3. An objective lense that is big enough for target shooting and low light shooting but not too big to be easily carried in the woods (40-42 is my favorite).
4. A ballistic reticle that allows for quick shots at a wide variety of ranges, but one that isnt too cluttered for hunting.  Also, not too thin for hunting but not too thick for target shooting.
5. Ballistic software to go with this reticle so that I can match it to my exact ammo.
6. An illuminated reticle option.
7. Open/pop-up turrets (1/4moa) that are very reliable for the situations where there is time to make adjustments for longer shots.
8. All the obvious stuff like crystal clear lenses, as light as possible, durrable, and of course affordable.  I would be willing to pay anywhere from $250-$400 depending on the quality.  I know a lot of people dont like spending that much on a scope for their rimfire, but some will spend well over double that. I think that most of the opticly-informed people on here know that a relatively decent quality scope is going to start at around the $250 mark if not more.  There are scopes that cost less than that like the Muller APV that have had many great reviews, but that's not a feature rich scope like the above mentioned.  Again though, this is all just my opinion.  Hope maybe some of it was helpful.
 
I was going to buy a 4-16X42 Monarch with either a mildot or BDC reticle, but I wanted something that could focus down to less than 50 yards.  It was the top runner until I saw the Nitrex and the deal they had on them. Wasnt going to buy a scope until next summer, but I had to jump on the deal. 
 
Anyways, that is MY idea of the perfect rimfire scope.  I know a scope like that isn't going to be as light as a 2-7X32 or have as much magnification as an 8-32X50, but it's right in the middle of both of them and I think that kind of scope covers a little bit of everything.  The only way to cover absolutely everything is to make an entire line of scopes to do so:)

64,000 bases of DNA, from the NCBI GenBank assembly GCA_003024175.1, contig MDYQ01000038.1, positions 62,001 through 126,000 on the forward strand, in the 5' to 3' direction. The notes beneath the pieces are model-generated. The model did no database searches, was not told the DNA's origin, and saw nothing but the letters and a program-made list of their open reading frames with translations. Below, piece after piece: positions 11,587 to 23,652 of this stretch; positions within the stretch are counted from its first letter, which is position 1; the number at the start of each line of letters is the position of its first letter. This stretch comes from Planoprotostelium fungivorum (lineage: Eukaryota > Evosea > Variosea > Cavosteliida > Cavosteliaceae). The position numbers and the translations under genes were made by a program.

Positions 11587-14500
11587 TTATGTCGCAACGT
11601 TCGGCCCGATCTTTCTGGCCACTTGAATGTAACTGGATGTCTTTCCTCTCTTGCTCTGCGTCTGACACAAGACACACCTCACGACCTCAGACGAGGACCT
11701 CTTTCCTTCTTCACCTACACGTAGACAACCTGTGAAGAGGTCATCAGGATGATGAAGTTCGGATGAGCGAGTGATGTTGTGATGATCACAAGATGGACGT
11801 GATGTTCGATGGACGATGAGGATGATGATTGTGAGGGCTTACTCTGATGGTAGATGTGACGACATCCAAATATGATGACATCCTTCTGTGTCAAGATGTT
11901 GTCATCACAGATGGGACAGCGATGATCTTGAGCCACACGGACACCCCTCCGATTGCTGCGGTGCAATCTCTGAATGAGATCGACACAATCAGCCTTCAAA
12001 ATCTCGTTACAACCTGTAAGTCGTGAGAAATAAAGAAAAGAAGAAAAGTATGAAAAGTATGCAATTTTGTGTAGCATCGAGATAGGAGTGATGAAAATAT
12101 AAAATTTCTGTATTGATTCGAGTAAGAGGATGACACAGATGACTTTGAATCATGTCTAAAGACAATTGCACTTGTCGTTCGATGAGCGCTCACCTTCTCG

Posted By: Urimaginaryfrnd
Date Posted: October/03/2010 at 08:55
Originally posted by bman940 bman940 wrote:

If you build a rimfire scope from the ground up, what would you want to o see? 
Inquiring minds want to know....
 
 
The Target


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"Always do the right thing, just because it is the right thing to do".
Bobby Paul Doherty
Texas Ranger


Posted By: Sparky
Date Posted: October/03/2010 at 09:07
LaughI like it!


Posted By: Urimaginaryfrnd
Date Posted: October/03/2010 at 09:36
http://swfa.com/Bushnell-4-16x40-Elite-4200-Rifle-Scope-P11606.aspx">Bushnell 4-16x40 Elite 4200 Rifle Scope
http://swfa.com/images/bushnell_multix_popup.jpg">Multi-X http://swfa.com/Bushnell-4-16x40-Elite-4200-Rifle-Scope-P11606.aspx - Bushnell 4-16x40 Elite 4200 Rifle Scope
Stock # - 424164SF
  • Matte
  • Multi-X
  • 1"
  • Rainguard
  • Side Focus
  • http://bushnell.com/downloads/rebates/Bushnell_Jacket_Rebate.pdf - Free Fleece Pullover (Mail-In Coupon)
$499.95
http://swfa.com/Weaver-25-7x28-Classic-Rimfire-Rifle-Scope-P600.aspx">Weaver 2.5-7x28 Classic Rimfire Rifle Scope
http://swfa.com/images/weaver_dualx_popup.jpg">Dual-X http://swfa.com/Weaver-25-7x28-Classic-Rimfire-Rifle-Scope-P600.aspx - Weaver 2.5-7x28 Classic Rimfire Rifle Scope
Stock # - 849431
  • Matte
  • Dual-X
  • 1"
$139.95
I had one of the bushnell 4200 4-16x40 scopes on my 22 untill I needed it for a 30-06 now I have a Weaver 2.5-7x28 both have been quite acceptable for general purpose use and light target use.
There are many scopes that work for a 22 but you either need adjustable parallax or a rimfire scope with parallax adjusted to a range more suited for how a 22 is most often used. If someone was going to really stretech out the distance and target shoot with it past 200 yds I think the Sightron SIII fixed 16x or 20x would be a good choice as they have a huge amount of internal adjustment. The problem with .22 is the accuracy is limited by the poor aerodynamic design when you compare it to something like a 17HMR.


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"Always do the right thing, just because it is the right thing to do".